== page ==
There are two more regulations in the offing for efficient water management in the country. The Ministry of Environment, Forest, and Climate Change (MoEF&CC) is likely to introduce new regulations to mandate lower water wastage in the Membrane Based Purification Systems to reduce environmental impact. This regulation will cover both the domestic as well as the commercial membrane-based treatment systems. The domestic or Point of Use (POU) Reverse Osmosis (RO) systems typically have high water wastage of 3 to 4 liters of water versus 1 liter or treated water produced. This regulation aims to control the wastage, especially that of municipal water which is low on dissolved solids and need not necessarily require an RO.

The Bureau of Indian Standards is currently drafting a detailed standard for the Community Water Treatment Plants (or SWEs, or Water ATMs or Water Vending Machines) to standardize elements of the treatment system as well as quality compliance.

The SWE sector is therefore bracing itself to meet these challenges collectively under the SWE Alliance. This organization works to facilitate the sector’s scale-up, build its eco-system, and enable them to deliver safe drinking water sustainably to their consumers.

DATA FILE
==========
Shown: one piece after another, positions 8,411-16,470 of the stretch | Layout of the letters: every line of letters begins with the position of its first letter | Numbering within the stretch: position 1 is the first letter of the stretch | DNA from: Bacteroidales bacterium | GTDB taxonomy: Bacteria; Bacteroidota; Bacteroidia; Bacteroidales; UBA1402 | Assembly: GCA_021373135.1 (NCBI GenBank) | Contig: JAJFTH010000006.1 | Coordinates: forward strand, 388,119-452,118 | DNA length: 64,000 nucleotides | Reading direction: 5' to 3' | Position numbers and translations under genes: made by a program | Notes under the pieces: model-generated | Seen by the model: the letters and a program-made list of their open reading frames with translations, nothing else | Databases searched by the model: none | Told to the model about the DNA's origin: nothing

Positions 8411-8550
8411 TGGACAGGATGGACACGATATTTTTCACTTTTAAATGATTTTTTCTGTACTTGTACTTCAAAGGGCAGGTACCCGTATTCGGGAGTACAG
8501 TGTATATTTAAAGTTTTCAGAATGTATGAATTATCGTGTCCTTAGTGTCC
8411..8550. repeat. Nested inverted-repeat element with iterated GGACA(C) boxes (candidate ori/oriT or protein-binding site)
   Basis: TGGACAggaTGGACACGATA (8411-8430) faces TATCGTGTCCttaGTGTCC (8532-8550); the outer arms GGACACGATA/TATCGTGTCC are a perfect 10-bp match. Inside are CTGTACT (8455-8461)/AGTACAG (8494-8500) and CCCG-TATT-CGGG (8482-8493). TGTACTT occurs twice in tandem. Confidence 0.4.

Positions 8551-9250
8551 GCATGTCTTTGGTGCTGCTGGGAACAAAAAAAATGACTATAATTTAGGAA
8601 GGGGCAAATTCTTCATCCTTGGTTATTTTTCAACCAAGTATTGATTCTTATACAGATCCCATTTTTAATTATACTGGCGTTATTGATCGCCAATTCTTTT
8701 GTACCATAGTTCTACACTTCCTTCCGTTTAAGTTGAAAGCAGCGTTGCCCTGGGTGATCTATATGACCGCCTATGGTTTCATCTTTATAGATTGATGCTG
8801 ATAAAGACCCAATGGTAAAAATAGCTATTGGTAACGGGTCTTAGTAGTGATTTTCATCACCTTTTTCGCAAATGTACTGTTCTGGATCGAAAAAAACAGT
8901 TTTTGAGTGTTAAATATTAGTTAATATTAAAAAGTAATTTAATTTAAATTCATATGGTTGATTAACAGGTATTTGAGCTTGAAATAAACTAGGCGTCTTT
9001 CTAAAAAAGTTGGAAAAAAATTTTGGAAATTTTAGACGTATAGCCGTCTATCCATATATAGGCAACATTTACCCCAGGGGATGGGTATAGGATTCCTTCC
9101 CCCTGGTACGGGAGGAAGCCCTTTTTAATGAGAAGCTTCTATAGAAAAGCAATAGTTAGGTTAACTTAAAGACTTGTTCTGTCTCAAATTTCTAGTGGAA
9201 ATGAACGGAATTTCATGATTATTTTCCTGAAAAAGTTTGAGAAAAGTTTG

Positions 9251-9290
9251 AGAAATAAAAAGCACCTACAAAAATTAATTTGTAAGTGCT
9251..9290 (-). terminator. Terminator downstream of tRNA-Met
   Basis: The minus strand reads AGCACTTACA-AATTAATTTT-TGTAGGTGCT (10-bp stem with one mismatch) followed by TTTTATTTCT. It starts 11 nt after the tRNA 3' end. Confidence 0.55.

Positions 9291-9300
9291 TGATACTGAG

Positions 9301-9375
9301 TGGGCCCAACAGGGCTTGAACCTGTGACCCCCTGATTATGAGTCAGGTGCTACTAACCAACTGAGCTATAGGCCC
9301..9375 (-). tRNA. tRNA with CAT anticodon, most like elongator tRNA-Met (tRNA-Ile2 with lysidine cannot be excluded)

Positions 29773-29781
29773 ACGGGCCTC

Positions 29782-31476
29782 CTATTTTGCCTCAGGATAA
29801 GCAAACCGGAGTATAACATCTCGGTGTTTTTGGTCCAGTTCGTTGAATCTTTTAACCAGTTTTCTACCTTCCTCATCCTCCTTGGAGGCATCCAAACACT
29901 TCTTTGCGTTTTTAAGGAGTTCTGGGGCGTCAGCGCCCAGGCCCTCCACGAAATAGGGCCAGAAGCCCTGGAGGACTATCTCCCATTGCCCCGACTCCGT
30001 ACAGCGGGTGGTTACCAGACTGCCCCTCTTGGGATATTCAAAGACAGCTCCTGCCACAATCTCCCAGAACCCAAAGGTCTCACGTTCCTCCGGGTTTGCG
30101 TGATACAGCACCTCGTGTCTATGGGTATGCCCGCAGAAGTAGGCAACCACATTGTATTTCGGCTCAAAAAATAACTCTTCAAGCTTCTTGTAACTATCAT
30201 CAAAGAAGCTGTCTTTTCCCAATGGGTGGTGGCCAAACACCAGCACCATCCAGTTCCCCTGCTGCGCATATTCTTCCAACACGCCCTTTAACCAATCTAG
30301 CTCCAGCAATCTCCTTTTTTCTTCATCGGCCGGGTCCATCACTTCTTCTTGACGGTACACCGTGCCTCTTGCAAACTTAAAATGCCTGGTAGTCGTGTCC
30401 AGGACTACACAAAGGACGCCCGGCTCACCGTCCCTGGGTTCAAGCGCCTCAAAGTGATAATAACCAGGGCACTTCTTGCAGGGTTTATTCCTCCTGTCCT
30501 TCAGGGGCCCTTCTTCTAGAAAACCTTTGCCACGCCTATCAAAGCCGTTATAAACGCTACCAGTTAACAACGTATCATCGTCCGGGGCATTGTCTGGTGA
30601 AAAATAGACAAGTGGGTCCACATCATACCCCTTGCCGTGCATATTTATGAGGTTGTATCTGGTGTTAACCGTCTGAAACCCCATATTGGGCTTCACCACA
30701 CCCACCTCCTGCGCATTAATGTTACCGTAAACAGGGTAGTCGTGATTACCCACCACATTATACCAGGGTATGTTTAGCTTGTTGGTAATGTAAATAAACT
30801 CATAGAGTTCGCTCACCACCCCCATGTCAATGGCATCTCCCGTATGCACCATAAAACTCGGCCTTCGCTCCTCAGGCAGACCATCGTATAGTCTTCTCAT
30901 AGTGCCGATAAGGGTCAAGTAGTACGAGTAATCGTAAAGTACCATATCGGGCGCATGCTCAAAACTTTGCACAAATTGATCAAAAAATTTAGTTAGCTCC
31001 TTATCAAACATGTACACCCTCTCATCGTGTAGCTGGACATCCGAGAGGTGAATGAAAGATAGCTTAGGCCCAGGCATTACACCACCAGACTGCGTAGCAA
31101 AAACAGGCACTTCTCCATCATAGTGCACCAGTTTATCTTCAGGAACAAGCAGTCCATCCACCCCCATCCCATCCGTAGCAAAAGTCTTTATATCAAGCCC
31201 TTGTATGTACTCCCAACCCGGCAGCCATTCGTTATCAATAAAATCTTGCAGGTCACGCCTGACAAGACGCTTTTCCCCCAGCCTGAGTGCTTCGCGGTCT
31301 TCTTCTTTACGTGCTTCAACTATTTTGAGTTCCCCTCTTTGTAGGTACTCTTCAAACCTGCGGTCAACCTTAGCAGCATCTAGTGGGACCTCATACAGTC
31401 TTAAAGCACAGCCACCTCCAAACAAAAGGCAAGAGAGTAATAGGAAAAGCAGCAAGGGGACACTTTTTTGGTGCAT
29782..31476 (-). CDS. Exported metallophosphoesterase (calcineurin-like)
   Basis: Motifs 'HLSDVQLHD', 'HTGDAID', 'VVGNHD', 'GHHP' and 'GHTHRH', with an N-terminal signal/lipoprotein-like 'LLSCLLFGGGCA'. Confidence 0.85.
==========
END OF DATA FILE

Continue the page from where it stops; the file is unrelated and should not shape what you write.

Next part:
The SWE sector is therefore bracing itself to meet these challenges collectively under the SWE Alliance, an organization that works to facilitate the sector’s scale-up and building its eco-system, to enable them to deliver safe drinking water uninterruptedly to their consumers.

About the Author
Ravindra Sewak is India Country Director for Safe Water Network. He is the Co-founder of Safe Water Network in India since 2009. He has facilitated 330 iJal Water Stations (or Small Water Enterprises) in India, providing affordable safe water access to over 1.2 million people. He has hands-on expertise of over 30 years in water and waste-water operations, bulk-water processing, green energy, and point-of-use purification systems for the PepsiCo vending machines, as their Sustainability Director, India. He has pioneered in cutting down over 50% of specific water consumption saving ~2.6 bn liters annually across 34 plants nationwide. Ravi also is on the standards forming committee for water and beverage of BIS FAD 14; a Member of the National Water Committees of the FICCI, CII, and PHD Chamber of Commerce. He is a former mentor at the Legatum Center at MIT and Santa Clara University. He has graduated in B.E., and has an MBA degree (IIM, Ahmedabad).